Research Interests


I am primarily interested in the philosophy of psychiatric diagnoses. I believe many philosophers of psychiatry have conceptualised diagnoses in a very specific way, one with many problematic philosophical connotations. I believe philosophy of science provides a rich diversity of approaches that provide alternative accounts of what psychiatric diagnoses are, including how psychiatric diagnoses relate to causes, how they function as explanations and how they work inductively. I am especially interested in Kantian philosophy of science. I believe that reformulating psychiatric diagnoses using various notions found in the philosophy of science typically leaves psychiatry diagnoses looking much more credible than most people typically consider them. Additionally, philosophy of science provides many different approaches for what belief in scientific concepts entails and under what situations we should believe in scientific concepts. Employing these can go far to reduce much pessimism over psychiatric diagnoses and provide guidance over how we should go about modifying psychiatric diagnoses to improve them.


I am interested in the classificatory history of autism, analysing how the symptomatology changed over time, especially in 1950s America and 1970s Britain. I believe current focus on  Kanner’s 1943 autism, without placing 1943 autism into a wider context of how notions of autism underwent rapid development and how autism related to other classifications, creates a distorted image of the role autism played in a wider classificatory schema. This distorted image is then sometimes inappropriately used in comparison with modern autism. I hope to redress this distortion by exploring how and why the symptomatology of autism changed over time. Also, I believe that the history of ‘autism’, at least until the start of the 1980s, primarily should focus on diagnoses other than autism, specifically childhood schizophrenia. This diagnosis has more similarity to modern notions that the historical diagnosis of autism did.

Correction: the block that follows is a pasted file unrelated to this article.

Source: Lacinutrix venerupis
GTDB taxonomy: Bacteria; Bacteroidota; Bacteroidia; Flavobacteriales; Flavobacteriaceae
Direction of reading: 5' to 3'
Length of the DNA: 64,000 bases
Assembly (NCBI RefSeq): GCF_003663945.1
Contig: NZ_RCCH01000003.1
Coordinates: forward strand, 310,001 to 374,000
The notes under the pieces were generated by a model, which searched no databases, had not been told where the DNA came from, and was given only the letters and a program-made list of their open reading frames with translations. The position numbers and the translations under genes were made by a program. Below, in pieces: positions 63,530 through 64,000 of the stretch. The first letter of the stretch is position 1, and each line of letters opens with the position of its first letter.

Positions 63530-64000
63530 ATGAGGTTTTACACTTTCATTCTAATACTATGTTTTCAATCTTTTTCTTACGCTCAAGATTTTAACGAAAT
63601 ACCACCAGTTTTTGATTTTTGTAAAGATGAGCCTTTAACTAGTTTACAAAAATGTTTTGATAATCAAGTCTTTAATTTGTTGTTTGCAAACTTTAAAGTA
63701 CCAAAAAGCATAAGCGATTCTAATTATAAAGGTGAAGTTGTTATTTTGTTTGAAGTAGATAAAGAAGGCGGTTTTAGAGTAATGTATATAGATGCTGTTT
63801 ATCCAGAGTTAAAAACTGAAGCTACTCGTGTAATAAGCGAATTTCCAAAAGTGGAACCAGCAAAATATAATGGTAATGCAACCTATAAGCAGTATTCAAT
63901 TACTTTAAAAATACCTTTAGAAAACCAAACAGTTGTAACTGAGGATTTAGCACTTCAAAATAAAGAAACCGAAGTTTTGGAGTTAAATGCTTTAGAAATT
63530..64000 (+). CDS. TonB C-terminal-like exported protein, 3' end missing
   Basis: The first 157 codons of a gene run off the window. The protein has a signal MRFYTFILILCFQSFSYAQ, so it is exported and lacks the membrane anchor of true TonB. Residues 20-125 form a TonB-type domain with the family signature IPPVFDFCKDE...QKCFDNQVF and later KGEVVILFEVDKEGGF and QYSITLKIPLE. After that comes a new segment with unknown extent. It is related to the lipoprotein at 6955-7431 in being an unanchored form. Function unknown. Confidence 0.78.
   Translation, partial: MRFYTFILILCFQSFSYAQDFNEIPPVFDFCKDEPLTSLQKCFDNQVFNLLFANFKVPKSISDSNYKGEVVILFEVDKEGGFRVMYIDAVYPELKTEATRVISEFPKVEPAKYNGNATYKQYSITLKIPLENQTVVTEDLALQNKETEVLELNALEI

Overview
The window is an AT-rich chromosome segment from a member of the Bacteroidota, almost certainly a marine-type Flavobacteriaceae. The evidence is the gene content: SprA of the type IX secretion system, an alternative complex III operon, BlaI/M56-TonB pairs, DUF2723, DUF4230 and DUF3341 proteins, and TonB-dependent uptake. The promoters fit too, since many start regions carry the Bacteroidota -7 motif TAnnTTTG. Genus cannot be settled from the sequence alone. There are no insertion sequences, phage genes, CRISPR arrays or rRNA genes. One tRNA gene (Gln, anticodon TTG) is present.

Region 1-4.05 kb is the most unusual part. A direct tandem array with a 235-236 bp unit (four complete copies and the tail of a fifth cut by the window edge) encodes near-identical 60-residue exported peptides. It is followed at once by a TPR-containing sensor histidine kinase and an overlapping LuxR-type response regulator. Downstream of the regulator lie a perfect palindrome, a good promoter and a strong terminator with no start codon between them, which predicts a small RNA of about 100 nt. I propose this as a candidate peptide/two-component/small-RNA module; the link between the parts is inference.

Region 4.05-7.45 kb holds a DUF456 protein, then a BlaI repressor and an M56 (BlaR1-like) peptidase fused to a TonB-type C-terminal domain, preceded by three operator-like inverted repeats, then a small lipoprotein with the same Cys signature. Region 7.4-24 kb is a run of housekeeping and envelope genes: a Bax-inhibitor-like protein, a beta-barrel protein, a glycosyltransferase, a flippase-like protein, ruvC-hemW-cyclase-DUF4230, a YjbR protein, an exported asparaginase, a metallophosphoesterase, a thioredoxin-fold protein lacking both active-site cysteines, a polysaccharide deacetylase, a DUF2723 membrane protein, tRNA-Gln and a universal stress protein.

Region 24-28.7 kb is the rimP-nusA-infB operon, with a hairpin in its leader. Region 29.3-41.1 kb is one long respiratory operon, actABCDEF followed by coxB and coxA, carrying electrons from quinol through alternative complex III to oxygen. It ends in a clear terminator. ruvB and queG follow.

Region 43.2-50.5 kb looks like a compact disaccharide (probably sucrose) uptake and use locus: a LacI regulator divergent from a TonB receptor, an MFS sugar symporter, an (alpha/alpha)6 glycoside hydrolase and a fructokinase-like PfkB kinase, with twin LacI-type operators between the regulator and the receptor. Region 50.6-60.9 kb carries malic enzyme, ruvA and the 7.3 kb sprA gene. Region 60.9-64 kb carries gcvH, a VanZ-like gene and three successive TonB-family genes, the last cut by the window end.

My PhD argues, through history and philosophy, that autism merits belief. New projects like RDoC hope to eventually replace existing psychiatric diagnoses with new diagnoses intended to be superior to existing ones. I accept that most diagnoses probably should be replaced but I argue autism already merits belief and so does not require replacing.

Philosophically, I argued against a natural kind approach, providing an alternative notion based upon autism as a high level idealised model. I also explored how diagnoses can be used to model symptoms, rejecting typical images of diagnoses passively grouping symptoms. I argued autism merits belief, though only a moderate Kantian notion of belief, showing autism exhibits many theoretical virtues worthy of belief and that autism (symptoms, classification, but not causes) generally involve good epistemic conditions. 

I employed history to counter to negative arguments against belief. Historical evidence show that autism has substantial historical  continuity, thus escaping the pessimistic meta induction. Historical evidence shows most symptoms were described under both psychoanalysts and cognitive psychologists, thus the symptoms (though not causal claims) escape theory laden nature of evidence.